I love it when I go shopping for books - and given my fatal addiction, that happens about once a week on average. It's ruinous on bank account and house space but certainly makes up for it by the happiness generated before, during and after the purchase. I was out for a meeting yesterday evening and found myself in a market I rarely visit nowadays because of its severe parking problems - Saket main market.
It has a couple of bookshops, but I headed for the big one, Om Book Shop, to check out their collection. I had been wanting to buy a cookbook by Jamie Oliver for a while but unfortunately they were all out of stock of those. I eyed several Culinarias wistfully - they look gorgeous and the pictures are wonderful, but they cost such a bomb. And weigh a ton, too. I finally bought Ismail Merchant's cookbook and another interesting one called Spices in the Eastern Mediterranean. The Spices one has lots of interesting recipes from Turkey which is a country I recently visited and have a soft spot for, and the pictures are great too. I find that in cookbooks there are 2 categories - the food memoir and the instructions manual. Tarla Dalal tends to err on the instructions manual side, and while I love her cookbooks, have most of them and admit all her recipes turn out brilliantly, I can't quite curl up in an armchair with her stuff. What I like to read ( even bedside reading) is the food-memoir - Shoba Narayan, Madhur Jaffrey et al.
I also bought an Indian 'chicklit', I guess, though I haven't yet begun it, called The Hindi Bindi Club - one of my friends has been mentioning it for a couple of years - one of her writing club friends began it a couple of years ago - it sounded interesting. And ShahRukh Khan's biography by Anupama Chopra is out, so I got that too.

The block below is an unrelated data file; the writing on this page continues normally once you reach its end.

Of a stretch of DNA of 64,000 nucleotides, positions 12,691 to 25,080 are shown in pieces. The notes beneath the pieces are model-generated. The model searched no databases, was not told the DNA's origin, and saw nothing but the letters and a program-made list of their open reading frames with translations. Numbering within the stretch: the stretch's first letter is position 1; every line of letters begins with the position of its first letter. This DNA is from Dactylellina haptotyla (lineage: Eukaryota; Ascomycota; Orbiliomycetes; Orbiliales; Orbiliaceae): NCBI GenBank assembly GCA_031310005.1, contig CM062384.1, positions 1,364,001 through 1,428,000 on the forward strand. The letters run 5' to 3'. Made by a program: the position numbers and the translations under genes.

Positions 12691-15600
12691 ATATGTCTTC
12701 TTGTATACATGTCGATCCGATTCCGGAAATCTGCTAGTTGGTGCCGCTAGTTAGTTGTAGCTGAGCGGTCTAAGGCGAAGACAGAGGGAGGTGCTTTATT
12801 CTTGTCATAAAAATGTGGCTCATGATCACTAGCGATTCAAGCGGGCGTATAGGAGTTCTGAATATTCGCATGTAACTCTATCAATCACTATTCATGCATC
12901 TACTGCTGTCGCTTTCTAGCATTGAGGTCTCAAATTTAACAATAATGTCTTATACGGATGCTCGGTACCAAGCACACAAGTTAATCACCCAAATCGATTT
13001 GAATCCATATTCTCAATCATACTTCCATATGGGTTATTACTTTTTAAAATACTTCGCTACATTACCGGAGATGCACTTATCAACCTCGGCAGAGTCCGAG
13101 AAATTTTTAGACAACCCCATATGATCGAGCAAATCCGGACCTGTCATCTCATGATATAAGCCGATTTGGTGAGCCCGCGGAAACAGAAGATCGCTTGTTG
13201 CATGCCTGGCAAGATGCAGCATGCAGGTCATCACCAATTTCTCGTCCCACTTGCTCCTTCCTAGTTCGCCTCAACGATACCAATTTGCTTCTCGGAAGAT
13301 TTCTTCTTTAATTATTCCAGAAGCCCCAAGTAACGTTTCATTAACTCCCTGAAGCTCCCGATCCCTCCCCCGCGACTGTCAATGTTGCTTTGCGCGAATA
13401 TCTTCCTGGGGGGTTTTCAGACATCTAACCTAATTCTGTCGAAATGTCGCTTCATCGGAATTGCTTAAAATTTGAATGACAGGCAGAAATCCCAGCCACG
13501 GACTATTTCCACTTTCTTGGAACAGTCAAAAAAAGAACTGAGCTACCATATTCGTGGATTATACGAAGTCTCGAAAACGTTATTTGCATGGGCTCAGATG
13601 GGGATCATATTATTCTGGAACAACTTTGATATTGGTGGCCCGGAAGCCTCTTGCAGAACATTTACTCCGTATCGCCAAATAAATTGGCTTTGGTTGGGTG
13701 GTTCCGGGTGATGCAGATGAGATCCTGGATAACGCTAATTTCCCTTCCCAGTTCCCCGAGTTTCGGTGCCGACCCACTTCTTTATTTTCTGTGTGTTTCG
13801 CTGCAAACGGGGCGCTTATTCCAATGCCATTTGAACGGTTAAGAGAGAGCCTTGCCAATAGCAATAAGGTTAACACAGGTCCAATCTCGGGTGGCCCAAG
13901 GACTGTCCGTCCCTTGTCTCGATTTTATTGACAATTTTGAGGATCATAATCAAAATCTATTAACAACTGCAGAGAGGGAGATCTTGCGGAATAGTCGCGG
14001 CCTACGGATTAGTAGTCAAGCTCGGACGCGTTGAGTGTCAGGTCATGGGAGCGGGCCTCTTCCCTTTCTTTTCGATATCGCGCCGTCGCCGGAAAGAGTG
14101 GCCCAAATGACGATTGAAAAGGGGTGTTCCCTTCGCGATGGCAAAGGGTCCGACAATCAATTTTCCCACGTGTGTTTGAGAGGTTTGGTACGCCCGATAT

My husband, who's the complete non-cook apart from making tea, started leafing through the Ismail Merchant book and was tempted to try out some of the recipes, so that's probably a good book to buy for someone who likes non-vegetarian Indian cuisine and can't cook! The Shah Rukh Khan book is well written, and traces the growth and development of India alongside the trajectory of both Bollywood and King Khan. It does a good job of getting inside his head and explaining what he is all about, though it leaves out a few facets. Definitely worth a read and a buy, especially at its price of Rs. 295. Only thing that irritated me - the sanskrit play Mrigacchi Kattika was changed to mirch kattika!
What I love about the process of buying books is the adventure - will I find a new author or a new book by old favourite author today? Will I discover a new genre? Will I bankrupt myself in trying to buy 25 new books all at once?
Ooh, lots of lovely reading to do now!